"Beware of Gentile sophistry; such as bowing and scraping unto men in whom you have no confidence." (Joseph Smith, HC 3:26)
Go to Luke 22 where Christ makes an observation about Gentiles. Luke 22: 25-27. "And he said unto them, The kings of the Gentiles exercise lordship over them; and they that exercise authority upon them are called benefactors. But ye shall not be so: but he that is greatest among you, let him be as the younger; and he that is chief, as he that doth serve. For whether is greater, he that sitteth at meat, or he that serveth? is not he that sitteth at meat? but I am among you as he that serveth."
The Gentile affliction is the widespread desire to have someone rule over them. Gentiles call such nonsense by these pseudo-royalty "a benefactor." This is precisely the motivation in the souls of the Gentiles who have inherited this land. This longing now creates so many of our current political problems. "Take care of us, rule over us…rule with a strong hand. Take away things from us that we shouldn't have. Curtail our liberties and show us the right way." Oddly many of you can look at the government?s present abuses and detect that something is very much amiss. But you look at your own religious structure and you're entirely oblivious to it. Governmental paternalism is deeply offensive to some of you. Yet you see church paternalism as good, and right, and righteous, and holy, and wonderful! They dispense nonsense, children?s fables, vacuous and insipid sermons and the response is: “I just thought it was so special - the things that they said.” You measure their dross with a micrometer seeking anything to praise, but disregard truth when it is give you in full measure, pressed down and flowing over. You always mistake a false prophet for a true one. “The world always mistook false prophets for true ones, and those that were sent of God, they considered to be false prophets, and hence they killed, stoned, punished and imprisoned the true prophets, and these had to hide themselves „in deserts and dens, and caves of the earth?(see Hebrews 11: 38), and though the most honorable men of the earth, they banished them from their society as vagabonds, whilst they cherished, honored and supported knaves, vagabonds, hypocrites, impostors, and the basest of men.” (DHC, Vol. 4, p. 574; also TPJS, p. 206.)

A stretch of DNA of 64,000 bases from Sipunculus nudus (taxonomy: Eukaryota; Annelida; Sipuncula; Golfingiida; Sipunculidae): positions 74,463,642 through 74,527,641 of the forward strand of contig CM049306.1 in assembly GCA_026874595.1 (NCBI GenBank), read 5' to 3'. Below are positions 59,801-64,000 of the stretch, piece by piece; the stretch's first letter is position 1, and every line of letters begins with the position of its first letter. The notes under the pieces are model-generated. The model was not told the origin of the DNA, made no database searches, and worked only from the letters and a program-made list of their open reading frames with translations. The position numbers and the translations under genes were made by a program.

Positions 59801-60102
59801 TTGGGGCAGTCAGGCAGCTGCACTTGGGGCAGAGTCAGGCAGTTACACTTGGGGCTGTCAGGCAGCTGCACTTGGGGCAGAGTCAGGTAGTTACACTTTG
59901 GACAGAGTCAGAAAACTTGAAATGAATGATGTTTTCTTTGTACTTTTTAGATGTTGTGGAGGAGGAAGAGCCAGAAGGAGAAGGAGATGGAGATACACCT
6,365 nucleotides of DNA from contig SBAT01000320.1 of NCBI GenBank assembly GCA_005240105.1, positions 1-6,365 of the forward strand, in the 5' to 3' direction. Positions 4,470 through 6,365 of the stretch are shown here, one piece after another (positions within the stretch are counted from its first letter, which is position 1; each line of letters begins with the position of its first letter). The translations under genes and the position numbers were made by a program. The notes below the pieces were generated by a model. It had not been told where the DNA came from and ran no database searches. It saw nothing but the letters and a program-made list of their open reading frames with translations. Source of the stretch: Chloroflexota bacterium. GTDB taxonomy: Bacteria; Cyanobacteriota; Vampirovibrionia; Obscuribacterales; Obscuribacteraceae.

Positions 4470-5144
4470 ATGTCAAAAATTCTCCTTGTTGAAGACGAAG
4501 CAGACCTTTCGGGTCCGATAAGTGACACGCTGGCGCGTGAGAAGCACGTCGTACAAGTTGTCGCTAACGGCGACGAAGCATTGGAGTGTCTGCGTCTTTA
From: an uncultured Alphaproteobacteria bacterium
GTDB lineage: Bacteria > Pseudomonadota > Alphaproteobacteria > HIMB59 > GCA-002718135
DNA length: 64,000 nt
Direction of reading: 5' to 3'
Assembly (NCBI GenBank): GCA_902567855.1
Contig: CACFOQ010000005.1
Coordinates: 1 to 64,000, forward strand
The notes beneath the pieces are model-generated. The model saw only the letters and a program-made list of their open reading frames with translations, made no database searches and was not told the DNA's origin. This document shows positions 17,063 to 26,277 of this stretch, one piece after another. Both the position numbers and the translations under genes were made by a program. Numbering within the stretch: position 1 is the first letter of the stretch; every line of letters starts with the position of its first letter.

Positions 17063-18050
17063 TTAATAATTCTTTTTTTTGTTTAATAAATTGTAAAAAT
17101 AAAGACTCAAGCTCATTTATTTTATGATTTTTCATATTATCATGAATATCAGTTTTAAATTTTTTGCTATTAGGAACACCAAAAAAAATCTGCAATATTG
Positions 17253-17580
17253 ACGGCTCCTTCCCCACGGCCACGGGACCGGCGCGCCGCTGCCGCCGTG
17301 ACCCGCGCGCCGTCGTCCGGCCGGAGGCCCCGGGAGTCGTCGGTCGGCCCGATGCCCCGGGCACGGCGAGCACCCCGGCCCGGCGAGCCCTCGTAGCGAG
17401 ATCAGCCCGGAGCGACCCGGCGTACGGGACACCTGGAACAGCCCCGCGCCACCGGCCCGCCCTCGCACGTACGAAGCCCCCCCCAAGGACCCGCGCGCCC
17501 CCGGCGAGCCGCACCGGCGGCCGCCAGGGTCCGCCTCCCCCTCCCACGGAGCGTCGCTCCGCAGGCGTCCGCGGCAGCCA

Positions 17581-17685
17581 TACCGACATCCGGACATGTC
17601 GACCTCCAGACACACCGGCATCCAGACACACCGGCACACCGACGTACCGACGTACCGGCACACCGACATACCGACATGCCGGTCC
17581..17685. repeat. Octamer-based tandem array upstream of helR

Turn to 2 Nephi 10:11 and remember the warning given there: "And this land shall be a land of liberty unto the Gentiles, and there shall be no kings upon the land, who shall raise up unto the Gentiles. And I will fortify this land against all other nations. And he that fighteth against Zion shall perish, saith God. For he that raiseth up a king against me shall perish, for I, the Lord, the king of heaven, will be their king, and I will be a light unto them forever, that hear my words." (2 Ne. 10: 11-14.)